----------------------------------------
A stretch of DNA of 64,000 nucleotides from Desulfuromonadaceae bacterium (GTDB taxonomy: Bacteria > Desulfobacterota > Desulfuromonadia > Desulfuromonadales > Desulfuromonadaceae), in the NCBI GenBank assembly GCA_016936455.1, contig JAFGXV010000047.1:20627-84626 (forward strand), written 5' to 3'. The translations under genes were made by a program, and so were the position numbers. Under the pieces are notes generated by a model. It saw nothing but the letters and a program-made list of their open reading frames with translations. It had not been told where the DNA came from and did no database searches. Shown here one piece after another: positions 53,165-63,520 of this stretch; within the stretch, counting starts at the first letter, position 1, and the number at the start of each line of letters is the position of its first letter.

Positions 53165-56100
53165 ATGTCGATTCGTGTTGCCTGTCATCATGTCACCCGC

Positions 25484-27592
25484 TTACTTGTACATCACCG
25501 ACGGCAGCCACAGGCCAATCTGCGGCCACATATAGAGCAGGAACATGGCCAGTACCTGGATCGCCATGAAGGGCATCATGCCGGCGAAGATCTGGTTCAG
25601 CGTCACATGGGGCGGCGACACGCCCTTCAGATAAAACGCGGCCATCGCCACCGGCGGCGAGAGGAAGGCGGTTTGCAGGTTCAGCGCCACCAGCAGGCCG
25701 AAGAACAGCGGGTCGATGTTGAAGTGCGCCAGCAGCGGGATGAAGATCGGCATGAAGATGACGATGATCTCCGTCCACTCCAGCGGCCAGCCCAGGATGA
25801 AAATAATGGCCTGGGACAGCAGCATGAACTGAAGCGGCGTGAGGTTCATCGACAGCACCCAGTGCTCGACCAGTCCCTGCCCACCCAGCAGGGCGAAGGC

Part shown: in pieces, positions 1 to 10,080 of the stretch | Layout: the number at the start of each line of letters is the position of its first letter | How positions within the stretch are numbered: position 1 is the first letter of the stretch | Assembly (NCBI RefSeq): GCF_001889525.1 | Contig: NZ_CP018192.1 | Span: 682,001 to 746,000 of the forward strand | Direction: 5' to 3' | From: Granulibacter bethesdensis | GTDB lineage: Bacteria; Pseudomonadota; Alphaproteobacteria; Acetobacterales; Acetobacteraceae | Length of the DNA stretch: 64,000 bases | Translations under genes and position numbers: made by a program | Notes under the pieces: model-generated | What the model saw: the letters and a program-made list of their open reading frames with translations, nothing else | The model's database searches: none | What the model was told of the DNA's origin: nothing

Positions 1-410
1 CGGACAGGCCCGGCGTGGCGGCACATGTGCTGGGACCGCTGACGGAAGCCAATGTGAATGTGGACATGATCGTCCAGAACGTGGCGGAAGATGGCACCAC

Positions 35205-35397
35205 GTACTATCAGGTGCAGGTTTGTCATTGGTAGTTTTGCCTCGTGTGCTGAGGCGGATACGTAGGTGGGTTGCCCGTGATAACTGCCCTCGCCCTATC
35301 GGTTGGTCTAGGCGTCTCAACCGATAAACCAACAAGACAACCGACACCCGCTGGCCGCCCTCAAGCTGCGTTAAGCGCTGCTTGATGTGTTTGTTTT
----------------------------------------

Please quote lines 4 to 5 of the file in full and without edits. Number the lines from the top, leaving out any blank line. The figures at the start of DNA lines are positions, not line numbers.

Positions 25484-27592
25484 TTACTTGTACATCACCG